Utilizing a novel tool for the comprehensive assessment of resident operative performance

Carly E. Glarner, Robert J. McDonald, Amy B. Smith, Glen E. Leverson, Sarah Peyre, Carla M. Pugh, Caprice C. Greenberg, Jacob A. Greenberg, Eugene F. Foley

Research output: Contribution to journalArticlepeer-review

35 Scopus citations


PURPOSE: A mechanism for more effective and comprehensive assessment of surgical residents' performance in the operating room (OR) is needed, especially in light of the new requirements issued by the American Board of Surgery. Furthermore, there is an increased awareness that assessments need to be more meaningful by including not only procedure-specific and general technical skills, but also nontechnical skills (NOTECHS), such as teamwork and communication skills. Our aims were to develop a methodology and create a tool that comprehensively assesses residents' operative performance. METHODS: A procedure-specific technical skill assessment for laparoscopic colon resections was created through use of task analysis. Components of previously validated tools were added to broaden the assessment to include general technical skills and NOTECHS. Our instrument was then piloted in the OR to measure face and content validity through an iterative process with faculty evaluators. Once the tool was finalized, postgraduate 3 (PG3) and PG5 residents on a 2-month long rotation were assessed by 1 of 4 colorectal surgeons immediately after completing a case together. Construct validity was measured by evaluating the difference in scores between PG3 and PG5 residents' performance as well as the change in scores over the course of the rotation. RESULTS: Sixty-three assessments were performed. All evaluations were completed within 48 hours of the operation. There was a statistically significant difference between the PG3 and PG5 scores on procedure-specific performance, general technical skills, NOTECHS, and overall performance. Over the course of the rotation, a statistically significant improvement was found in residents' scores on the procedure-specific portion of the assessment but not on the general surgical skills or NOTECHS. CONCLUSION: This is a feasible, valid, and reliable assessment tool for the comprehensive evaluation ofresident performance in the OR. We plan to use this tool to assess resident operative skill development and to improve direct resident feedback. (J Surg 70:813-820.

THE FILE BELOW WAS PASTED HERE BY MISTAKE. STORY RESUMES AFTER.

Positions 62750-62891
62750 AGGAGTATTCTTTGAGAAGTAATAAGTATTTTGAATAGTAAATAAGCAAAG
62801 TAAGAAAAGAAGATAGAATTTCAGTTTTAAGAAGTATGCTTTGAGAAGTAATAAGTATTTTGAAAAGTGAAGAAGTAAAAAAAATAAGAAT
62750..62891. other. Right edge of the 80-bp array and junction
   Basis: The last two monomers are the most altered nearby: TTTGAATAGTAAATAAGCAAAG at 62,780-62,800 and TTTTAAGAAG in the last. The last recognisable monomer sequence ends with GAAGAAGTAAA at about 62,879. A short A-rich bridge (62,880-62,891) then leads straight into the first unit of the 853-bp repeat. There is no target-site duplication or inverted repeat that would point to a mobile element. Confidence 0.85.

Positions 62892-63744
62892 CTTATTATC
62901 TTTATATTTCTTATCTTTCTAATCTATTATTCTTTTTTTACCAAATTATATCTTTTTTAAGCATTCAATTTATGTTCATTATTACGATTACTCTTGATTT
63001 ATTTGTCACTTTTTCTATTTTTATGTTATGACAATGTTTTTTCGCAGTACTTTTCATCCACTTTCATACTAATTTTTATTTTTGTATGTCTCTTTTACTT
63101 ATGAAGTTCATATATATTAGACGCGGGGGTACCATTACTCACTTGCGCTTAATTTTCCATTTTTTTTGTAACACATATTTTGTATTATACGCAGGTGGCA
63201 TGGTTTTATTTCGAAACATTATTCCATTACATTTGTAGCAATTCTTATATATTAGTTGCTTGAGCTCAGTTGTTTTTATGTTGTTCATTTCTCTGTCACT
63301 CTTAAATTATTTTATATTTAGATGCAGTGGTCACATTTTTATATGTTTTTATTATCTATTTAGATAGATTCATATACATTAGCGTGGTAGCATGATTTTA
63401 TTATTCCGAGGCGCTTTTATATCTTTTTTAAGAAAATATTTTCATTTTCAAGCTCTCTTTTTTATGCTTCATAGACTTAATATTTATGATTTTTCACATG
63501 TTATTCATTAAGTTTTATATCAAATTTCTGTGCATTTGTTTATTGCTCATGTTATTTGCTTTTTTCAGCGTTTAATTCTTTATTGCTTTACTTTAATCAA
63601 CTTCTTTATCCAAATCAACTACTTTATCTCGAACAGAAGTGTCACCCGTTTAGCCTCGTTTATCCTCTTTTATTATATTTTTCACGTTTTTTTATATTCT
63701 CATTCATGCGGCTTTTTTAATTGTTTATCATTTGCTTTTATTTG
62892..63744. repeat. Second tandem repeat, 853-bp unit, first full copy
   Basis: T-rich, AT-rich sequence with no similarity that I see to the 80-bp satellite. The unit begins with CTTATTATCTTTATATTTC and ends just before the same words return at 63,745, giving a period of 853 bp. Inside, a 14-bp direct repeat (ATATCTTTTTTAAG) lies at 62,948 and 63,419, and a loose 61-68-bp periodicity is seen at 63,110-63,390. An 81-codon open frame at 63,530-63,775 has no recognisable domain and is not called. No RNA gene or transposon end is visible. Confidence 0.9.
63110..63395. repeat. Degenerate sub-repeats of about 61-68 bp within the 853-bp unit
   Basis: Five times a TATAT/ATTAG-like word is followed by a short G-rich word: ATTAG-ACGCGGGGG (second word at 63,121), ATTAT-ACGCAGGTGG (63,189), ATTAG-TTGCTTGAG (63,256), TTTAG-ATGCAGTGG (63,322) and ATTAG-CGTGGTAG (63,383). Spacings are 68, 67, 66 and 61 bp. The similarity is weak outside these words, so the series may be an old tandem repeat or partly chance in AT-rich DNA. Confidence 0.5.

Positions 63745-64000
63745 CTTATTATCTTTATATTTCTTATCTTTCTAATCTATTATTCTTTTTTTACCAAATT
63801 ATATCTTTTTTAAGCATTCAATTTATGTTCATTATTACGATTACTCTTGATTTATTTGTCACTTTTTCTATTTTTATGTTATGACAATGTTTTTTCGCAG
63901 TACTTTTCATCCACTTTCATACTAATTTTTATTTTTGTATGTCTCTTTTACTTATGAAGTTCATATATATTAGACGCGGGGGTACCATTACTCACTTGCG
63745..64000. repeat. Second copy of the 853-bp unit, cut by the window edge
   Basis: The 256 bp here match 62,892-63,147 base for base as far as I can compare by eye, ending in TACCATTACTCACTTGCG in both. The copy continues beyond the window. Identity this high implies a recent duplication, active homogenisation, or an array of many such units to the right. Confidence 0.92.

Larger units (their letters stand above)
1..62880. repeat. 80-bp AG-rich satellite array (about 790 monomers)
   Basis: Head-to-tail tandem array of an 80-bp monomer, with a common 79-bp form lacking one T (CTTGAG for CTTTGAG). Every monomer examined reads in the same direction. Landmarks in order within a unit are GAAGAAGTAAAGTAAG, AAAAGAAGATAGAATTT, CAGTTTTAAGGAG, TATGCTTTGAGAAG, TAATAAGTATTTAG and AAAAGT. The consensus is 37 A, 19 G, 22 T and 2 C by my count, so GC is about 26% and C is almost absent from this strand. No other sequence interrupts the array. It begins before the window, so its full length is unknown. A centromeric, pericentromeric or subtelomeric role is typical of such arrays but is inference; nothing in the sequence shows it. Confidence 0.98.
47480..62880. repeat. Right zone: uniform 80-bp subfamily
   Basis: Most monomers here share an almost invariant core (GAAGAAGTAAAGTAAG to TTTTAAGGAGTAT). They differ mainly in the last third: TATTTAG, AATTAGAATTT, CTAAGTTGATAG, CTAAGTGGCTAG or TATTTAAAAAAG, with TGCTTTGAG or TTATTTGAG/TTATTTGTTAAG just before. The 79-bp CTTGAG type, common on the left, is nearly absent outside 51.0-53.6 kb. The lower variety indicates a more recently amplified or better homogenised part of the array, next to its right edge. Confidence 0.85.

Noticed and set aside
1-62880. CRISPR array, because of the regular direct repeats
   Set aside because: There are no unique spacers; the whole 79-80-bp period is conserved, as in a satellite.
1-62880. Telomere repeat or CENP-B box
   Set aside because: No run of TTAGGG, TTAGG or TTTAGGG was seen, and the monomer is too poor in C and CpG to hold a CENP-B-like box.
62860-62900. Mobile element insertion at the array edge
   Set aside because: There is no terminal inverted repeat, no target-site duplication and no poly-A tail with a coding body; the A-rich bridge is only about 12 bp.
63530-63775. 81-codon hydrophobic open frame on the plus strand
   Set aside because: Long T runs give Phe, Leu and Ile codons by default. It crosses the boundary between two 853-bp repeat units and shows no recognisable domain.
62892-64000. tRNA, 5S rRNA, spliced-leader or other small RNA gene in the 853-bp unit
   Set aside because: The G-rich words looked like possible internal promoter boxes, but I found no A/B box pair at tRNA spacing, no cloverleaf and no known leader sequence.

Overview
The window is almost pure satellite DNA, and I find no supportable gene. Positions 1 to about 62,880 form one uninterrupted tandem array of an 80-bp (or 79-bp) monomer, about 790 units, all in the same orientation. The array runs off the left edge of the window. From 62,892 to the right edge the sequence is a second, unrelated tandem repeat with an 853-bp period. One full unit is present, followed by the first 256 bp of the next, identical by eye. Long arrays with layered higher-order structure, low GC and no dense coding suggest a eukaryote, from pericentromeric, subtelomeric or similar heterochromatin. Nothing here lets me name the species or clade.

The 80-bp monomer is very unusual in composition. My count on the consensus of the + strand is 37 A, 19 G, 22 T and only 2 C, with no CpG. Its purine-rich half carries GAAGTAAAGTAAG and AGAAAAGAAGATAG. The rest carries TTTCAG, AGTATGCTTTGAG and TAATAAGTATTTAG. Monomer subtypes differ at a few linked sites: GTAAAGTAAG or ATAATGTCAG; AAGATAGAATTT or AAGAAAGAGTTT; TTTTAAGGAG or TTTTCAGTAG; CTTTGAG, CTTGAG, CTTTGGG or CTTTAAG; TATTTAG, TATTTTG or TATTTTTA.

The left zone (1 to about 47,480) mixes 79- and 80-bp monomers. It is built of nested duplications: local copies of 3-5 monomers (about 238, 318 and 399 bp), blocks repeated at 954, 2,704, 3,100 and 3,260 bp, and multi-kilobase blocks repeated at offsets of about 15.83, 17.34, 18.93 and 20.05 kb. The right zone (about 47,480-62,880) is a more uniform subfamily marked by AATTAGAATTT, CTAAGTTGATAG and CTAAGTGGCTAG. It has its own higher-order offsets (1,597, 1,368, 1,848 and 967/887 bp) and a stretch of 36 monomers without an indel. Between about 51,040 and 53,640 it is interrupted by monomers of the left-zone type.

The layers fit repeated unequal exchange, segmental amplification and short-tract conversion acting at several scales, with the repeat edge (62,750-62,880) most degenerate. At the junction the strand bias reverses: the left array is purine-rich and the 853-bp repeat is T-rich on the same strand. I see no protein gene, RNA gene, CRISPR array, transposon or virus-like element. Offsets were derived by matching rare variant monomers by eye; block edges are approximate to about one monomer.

Original languageEnglish (US)
Pages (from-to)813-820
Number of pages8
JournalJournal of surgical education
Issue number6
StatePublished - 2013
Externally publishedYes


  • Education
  • Educational assessment
  • Internship and residency
  • Surgery

ASJC Scopus subject areas

  • Surgery
  • Education


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